Applying Data Science Techniques to Model Food Insecurity

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Students: Isabel Kruse
Mentor: Dr. Walter Bialkowski

Project Background

Thirteen million U.S. households face food insecurity (>10% of all households nationwide)1 representing uncertainty in having, or inability to acquire, enough food to meet the needs of household members due to insufficient money or other resources. Whereas the prevalence of food insecurity has decreased in metropolitan areas, food insecurity is increasing in non-metropolitan and rural areas2. In part due to the SARS-CoV-2 pandemic, it is estimated that food insecurity will affect 1-in-7 Wisconsinites in rural counties during 20213. Unique dietary needs of rural populations, as well as underlying disparities by Race, Ethnicity, age, and socioeconomic status, exacerbate challenges associated with providing quality food to those in need in these rural communities. Foremost among the barriers to feeding food-insecure members of rural communities is a paucity of information about the unique needs and infrastructures of these communities.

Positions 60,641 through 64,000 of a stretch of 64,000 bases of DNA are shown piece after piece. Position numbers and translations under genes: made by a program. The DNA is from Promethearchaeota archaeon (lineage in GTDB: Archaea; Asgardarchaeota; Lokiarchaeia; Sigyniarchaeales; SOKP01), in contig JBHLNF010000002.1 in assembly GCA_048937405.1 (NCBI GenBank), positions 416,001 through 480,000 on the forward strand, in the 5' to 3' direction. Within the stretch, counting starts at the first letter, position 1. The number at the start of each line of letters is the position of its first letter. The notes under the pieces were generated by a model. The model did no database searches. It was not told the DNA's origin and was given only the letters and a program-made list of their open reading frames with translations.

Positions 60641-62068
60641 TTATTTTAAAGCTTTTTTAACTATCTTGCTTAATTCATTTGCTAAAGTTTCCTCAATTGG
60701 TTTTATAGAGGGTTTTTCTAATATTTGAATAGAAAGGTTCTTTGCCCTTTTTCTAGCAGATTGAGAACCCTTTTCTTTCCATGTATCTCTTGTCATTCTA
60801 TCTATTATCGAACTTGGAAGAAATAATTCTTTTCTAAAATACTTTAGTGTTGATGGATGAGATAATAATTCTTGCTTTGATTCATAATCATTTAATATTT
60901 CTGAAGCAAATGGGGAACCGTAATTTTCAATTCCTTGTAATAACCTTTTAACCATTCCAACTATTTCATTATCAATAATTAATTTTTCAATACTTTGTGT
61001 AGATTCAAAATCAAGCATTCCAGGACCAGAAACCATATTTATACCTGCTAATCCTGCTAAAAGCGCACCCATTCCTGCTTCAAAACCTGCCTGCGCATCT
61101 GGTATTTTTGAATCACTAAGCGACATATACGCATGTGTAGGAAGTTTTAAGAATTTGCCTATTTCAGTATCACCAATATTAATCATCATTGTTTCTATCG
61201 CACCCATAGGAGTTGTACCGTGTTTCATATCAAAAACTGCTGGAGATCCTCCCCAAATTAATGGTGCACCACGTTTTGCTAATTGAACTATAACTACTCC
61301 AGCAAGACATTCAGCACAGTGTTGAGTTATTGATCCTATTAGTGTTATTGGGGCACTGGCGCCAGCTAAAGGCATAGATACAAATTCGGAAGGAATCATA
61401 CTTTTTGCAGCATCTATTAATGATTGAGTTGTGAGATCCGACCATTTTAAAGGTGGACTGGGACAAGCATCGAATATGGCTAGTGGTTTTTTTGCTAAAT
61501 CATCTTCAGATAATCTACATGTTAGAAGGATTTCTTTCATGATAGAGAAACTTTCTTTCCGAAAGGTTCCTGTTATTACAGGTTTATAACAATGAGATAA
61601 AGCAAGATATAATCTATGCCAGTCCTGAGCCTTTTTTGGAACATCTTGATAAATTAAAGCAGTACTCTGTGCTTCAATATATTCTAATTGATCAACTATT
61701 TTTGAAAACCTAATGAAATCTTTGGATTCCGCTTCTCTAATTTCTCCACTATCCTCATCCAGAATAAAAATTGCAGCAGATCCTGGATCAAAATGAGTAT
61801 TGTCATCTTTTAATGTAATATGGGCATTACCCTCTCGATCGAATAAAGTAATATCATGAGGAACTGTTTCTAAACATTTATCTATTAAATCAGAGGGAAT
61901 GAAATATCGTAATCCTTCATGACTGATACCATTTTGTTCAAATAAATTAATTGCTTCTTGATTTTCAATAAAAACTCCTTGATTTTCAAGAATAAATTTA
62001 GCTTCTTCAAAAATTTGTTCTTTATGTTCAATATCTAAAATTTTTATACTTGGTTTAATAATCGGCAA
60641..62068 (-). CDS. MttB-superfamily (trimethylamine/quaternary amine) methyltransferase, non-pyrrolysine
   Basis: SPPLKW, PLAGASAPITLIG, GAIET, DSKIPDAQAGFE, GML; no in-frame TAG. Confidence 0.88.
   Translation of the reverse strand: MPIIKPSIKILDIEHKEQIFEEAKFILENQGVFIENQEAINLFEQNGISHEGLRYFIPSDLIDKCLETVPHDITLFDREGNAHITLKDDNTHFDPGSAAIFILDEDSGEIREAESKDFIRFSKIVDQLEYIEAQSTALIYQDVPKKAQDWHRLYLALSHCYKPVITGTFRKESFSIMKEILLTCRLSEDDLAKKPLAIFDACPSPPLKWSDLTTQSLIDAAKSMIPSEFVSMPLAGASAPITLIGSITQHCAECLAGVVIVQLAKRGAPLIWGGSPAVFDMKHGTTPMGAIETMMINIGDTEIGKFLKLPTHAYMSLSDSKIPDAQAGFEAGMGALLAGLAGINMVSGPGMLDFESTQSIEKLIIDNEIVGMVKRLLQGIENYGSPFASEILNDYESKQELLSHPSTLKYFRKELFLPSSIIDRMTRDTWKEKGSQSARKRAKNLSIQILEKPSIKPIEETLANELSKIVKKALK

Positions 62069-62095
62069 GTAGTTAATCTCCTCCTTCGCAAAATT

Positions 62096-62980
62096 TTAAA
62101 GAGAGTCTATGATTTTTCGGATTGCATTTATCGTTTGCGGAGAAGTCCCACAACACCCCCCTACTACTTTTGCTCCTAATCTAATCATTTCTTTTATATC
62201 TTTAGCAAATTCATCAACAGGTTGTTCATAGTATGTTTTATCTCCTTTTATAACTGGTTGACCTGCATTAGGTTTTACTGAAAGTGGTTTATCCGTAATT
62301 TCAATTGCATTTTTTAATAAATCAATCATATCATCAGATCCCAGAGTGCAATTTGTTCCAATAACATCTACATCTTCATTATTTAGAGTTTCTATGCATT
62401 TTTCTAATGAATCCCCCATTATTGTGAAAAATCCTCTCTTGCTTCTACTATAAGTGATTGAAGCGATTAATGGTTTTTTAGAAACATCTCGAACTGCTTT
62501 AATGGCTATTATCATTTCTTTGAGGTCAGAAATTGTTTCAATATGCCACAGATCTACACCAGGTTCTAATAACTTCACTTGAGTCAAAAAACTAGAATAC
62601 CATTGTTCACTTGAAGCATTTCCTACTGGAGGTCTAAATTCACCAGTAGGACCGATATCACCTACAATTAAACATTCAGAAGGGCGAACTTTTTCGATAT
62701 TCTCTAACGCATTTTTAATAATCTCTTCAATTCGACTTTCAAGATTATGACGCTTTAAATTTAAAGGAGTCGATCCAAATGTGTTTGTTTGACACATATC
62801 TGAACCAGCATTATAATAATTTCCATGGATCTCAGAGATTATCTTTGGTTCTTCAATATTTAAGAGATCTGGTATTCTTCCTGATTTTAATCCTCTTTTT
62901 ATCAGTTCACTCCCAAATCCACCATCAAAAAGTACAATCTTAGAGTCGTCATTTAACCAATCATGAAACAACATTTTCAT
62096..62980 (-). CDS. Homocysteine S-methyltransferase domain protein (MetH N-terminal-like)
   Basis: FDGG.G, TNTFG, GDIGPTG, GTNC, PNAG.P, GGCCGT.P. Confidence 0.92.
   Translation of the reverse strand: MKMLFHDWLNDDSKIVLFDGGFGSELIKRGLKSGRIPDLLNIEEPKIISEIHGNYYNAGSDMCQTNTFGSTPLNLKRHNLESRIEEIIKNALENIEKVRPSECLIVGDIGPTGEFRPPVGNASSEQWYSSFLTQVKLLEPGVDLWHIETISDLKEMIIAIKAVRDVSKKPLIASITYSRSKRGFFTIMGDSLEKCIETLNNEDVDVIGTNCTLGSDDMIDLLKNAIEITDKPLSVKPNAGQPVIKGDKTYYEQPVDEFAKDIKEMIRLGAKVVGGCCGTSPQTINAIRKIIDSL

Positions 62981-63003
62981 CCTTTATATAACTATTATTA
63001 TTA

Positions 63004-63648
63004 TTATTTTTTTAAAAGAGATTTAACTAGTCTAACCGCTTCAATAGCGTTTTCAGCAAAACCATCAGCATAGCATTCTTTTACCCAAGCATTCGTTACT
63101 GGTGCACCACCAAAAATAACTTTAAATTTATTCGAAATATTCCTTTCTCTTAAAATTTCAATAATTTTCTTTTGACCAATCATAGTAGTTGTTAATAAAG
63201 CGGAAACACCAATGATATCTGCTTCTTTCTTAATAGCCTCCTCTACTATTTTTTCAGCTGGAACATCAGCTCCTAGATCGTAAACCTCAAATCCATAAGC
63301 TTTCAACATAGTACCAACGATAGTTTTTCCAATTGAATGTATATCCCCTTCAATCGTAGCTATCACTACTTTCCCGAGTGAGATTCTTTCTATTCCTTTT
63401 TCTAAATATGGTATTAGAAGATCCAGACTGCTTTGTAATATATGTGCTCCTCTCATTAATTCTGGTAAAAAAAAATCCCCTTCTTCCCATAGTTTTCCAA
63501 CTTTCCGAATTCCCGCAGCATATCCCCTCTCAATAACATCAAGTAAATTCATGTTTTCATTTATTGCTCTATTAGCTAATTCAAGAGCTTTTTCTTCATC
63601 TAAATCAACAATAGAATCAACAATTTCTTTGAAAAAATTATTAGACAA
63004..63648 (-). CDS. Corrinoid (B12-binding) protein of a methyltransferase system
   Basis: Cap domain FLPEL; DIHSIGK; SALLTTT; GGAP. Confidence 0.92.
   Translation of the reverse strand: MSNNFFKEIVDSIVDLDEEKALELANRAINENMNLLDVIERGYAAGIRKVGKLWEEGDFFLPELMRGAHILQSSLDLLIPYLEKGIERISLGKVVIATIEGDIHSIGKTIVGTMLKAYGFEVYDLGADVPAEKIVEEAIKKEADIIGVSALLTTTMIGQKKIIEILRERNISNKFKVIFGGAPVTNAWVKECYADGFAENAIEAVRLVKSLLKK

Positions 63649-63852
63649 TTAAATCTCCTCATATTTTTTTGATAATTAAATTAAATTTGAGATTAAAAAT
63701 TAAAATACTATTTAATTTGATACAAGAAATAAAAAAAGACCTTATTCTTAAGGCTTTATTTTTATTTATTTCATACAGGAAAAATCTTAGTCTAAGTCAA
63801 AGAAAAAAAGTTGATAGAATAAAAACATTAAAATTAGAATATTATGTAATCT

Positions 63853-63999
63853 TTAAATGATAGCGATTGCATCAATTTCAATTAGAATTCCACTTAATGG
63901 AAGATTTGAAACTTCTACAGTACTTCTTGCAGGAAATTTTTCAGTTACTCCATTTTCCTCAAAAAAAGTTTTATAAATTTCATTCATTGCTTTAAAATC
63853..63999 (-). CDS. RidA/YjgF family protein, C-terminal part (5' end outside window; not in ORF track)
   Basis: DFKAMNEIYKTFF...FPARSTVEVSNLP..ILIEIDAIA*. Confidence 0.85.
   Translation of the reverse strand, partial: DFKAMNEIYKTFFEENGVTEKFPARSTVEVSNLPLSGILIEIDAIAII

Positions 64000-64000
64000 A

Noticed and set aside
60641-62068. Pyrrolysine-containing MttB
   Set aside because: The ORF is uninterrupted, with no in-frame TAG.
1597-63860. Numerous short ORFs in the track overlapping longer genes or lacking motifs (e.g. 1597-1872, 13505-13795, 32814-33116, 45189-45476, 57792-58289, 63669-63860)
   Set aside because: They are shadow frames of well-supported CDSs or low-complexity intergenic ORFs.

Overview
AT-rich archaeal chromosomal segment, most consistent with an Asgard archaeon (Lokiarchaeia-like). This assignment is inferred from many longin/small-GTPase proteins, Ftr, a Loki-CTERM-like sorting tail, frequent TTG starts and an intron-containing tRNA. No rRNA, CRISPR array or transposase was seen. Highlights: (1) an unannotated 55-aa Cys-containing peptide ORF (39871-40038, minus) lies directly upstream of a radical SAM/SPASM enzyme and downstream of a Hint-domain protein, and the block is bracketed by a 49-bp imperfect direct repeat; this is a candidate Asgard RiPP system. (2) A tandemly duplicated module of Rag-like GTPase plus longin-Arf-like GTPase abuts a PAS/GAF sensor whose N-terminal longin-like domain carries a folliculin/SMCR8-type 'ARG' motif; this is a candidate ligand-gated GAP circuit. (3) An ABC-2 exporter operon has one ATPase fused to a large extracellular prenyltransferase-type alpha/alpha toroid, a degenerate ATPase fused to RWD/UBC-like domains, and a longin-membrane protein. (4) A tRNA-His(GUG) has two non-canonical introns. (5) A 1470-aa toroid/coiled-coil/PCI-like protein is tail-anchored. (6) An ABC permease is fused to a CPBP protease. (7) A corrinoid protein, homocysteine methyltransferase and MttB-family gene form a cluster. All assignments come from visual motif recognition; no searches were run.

Project Approach

This project will include gathering data from Feeding America Eastern Wisconsin to analyze inequities in food distribution throughout the state. With this information we will forecast how inflation will further exacerbate inequities and how Feeding America can adapt.